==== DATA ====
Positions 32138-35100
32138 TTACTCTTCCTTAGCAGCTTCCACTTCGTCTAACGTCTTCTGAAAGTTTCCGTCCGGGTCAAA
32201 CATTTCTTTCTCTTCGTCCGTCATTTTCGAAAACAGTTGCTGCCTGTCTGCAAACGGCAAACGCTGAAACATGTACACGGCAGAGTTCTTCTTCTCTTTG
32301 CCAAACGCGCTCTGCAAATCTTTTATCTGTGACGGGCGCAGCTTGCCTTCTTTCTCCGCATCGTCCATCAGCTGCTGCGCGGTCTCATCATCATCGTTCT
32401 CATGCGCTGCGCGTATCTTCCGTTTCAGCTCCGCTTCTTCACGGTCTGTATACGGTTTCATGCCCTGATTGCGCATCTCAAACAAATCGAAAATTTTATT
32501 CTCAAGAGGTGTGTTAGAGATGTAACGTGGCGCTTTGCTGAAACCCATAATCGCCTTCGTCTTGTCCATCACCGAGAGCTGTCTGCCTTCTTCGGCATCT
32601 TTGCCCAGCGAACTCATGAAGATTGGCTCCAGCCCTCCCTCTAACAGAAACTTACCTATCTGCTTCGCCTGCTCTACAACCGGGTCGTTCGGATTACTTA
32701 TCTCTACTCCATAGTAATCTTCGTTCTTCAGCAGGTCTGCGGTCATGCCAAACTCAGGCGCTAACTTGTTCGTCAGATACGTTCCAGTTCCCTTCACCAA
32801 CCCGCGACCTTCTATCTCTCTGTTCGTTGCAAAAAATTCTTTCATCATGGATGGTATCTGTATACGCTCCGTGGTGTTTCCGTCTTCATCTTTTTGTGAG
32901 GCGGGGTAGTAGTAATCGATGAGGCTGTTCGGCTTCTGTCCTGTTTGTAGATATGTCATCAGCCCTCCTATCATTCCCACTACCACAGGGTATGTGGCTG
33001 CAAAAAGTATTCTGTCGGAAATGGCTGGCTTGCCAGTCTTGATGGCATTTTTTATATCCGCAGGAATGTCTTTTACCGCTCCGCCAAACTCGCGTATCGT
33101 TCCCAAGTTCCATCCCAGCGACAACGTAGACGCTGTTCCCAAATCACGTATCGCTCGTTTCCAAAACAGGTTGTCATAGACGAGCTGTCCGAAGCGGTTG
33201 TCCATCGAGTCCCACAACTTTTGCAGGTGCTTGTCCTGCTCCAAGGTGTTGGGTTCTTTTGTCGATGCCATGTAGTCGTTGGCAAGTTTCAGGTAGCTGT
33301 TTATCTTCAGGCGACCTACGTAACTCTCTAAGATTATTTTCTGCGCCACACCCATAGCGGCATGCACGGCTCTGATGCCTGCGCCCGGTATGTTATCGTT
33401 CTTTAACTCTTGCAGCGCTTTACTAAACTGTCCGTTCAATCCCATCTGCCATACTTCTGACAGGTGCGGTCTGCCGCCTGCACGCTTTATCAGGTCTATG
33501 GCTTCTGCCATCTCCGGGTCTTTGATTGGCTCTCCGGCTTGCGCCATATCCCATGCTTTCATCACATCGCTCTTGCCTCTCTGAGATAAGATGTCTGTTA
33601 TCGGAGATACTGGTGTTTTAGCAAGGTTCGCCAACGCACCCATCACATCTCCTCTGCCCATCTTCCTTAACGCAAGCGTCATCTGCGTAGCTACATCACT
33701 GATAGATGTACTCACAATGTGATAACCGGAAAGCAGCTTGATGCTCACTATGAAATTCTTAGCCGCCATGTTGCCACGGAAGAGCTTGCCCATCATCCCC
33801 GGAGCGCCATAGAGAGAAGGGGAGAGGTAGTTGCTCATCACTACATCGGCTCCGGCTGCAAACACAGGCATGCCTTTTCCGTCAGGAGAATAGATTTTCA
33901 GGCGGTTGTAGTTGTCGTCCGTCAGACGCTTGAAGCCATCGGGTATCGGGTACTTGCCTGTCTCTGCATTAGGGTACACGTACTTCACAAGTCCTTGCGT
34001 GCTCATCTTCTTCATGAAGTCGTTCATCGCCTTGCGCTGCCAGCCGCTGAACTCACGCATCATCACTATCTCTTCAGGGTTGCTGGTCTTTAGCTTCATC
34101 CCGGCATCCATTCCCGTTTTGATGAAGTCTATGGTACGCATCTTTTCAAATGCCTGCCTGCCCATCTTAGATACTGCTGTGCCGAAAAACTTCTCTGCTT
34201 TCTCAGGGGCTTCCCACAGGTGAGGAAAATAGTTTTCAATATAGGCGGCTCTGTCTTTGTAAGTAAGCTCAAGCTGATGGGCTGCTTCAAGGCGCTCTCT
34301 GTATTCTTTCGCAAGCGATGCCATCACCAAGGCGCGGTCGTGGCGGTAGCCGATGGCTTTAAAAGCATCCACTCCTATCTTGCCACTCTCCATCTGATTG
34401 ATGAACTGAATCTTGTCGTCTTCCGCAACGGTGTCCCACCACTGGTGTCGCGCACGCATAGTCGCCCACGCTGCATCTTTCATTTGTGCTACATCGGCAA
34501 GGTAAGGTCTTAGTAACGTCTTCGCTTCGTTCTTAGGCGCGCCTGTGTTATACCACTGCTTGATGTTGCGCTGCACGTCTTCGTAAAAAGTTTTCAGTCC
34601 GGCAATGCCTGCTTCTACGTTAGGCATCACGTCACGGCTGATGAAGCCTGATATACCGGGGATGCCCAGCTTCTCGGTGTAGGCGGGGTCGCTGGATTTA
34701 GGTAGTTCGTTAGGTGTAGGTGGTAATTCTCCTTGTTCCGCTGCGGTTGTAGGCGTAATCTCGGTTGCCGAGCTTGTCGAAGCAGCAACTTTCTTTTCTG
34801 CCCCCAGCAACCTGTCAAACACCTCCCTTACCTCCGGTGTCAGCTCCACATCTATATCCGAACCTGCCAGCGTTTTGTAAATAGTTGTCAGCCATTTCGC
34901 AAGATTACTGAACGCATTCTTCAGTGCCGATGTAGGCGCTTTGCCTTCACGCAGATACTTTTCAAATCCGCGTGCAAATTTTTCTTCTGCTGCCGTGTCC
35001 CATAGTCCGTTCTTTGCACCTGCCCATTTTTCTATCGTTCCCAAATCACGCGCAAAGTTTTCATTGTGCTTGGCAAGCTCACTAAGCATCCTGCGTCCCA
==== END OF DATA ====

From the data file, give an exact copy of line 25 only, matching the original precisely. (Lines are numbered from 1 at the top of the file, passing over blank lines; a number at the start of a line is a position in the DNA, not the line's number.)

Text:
34401 ATGAACTGAATCTTGTCGTCTTCCGCAACGGTGTCCCACCACTGGTGTCGCGCACGCATAGTCGCCCACGCTGCATCTTTCATTTGTGCTACATCGGCAA